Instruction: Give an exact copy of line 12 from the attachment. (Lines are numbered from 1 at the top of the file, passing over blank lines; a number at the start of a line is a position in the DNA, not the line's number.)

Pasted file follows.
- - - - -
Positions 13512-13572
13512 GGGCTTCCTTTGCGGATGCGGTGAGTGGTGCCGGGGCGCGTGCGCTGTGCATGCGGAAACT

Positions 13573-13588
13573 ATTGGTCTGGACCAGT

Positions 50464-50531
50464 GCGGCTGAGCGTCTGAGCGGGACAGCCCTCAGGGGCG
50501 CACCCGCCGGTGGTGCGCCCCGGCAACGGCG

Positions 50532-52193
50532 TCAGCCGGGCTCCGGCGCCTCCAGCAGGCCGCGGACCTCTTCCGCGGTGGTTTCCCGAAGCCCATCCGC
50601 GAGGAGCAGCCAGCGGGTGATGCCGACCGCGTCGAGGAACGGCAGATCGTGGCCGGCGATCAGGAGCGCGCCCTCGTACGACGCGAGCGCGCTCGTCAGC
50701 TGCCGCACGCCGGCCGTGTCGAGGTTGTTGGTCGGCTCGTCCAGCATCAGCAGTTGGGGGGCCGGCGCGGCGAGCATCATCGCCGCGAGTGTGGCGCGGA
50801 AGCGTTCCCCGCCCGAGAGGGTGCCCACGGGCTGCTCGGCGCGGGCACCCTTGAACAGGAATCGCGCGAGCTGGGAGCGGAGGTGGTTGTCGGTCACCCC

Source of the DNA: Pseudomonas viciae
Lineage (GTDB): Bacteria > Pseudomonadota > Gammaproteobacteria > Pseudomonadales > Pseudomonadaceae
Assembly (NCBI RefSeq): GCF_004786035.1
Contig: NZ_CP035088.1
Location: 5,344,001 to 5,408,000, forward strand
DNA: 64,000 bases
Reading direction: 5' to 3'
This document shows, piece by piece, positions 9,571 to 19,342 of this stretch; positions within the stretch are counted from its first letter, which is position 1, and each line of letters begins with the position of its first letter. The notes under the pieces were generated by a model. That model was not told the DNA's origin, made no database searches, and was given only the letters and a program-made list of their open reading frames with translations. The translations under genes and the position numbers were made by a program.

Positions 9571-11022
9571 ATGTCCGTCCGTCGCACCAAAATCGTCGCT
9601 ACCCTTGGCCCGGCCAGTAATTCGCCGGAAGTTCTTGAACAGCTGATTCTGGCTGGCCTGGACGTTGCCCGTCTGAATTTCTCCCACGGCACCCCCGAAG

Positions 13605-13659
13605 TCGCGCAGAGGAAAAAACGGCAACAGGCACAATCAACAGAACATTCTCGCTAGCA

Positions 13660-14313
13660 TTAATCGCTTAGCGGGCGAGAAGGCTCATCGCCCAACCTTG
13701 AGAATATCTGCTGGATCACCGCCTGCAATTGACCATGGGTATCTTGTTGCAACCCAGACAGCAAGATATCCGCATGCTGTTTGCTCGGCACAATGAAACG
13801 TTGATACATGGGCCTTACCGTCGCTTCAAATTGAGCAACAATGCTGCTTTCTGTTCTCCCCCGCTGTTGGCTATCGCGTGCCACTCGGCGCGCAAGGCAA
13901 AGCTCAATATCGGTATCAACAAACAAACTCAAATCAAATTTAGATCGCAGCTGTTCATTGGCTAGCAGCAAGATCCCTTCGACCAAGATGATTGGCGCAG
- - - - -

50801 AGCGTTCCCCGCCCGAGAGGGTGCCCACGGGCTGCTCGGCGCGGGCACCCTTGAACAGGAATCGCGCGAGCTGGGAGCGGAGGTGGTTGTCGGTCACCCC